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Guest Guy_Montag

Could this be people remortgaging?

If I have 50k mortgage on my house, remortgage (with someone else) for 100k so I can start my business, surely this would count as paying my mortgage back young & early.

Probably not, but just a suggestion.

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I expect those redeeming their mortgages bought long before the current madness started.

GM,

That's must be true.

We bought our house 11 years ago (1995) (to the day!) for £78k - we took a repayment mortgage of £58k which now stands at around £43k. We remortgaged 5 years ago for a better rate but didn;t increase the balance.

Our current capped mortgage has a redemption penalty through to July and we will then repay the mortgage using some of our savings.

I would expect there are many people in similar situations who bought in the mid 1990's and are now in a position to pay it off.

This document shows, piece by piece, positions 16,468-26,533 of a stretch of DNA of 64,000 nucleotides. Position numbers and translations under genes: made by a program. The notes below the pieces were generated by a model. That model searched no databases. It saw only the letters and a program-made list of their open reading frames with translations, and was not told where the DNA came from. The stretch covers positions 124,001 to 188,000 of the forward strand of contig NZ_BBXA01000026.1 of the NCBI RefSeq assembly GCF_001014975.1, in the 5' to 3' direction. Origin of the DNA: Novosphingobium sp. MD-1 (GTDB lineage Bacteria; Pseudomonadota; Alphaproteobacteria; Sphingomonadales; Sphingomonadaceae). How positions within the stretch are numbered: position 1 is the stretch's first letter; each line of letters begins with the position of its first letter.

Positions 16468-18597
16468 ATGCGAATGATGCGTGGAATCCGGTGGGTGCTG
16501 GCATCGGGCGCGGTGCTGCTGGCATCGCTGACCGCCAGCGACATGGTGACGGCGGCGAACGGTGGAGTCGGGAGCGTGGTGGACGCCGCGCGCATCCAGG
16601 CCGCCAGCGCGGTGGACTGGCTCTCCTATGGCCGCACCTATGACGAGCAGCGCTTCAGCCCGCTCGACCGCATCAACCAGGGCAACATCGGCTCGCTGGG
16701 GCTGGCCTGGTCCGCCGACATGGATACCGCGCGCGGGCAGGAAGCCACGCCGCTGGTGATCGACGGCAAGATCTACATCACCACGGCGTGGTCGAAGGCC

Currently houses similar to ours change hands for around £200 - £225k - there is just NO way we would be able to afford a mortgage of that size let alone pay it off in 11 years.

M21er

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Really? Then what happens? In late 40s their salary falls? I don't think so, surely not?

It doesn't have to fall. If it stagnates, it just stops getting competitive with inflation.

People often move sideways in their careers at this age not upwards.

Also, as previously mentioned, it can get harder to find jobs at this age.

Often people have to downsize just to stay in a job.

(am I allowed to say stagnate on here?)

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Yep, we're overpaying by the maximum amount with additional surplus being squirrled in ISA's, PB's etc. Come the end of the 5 year fix it all goes to reduce the amount again. Might even clear the sucker in the not to distant future. We last moved in 1998.

Oddly, the Nationwide sent us a leaflet recently encouraging overpayment. Trying to reduce their exposure to neg equity reposessions?

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  • 301 Brexit, House prices and Summer 2020

    1. 1. Including the effects Brexit, where do you think average UK house prices will be relative to now in June 2020?


      • down 5% +
      • down 2.5%
      • Even
      • up 2.5%
      • up 5%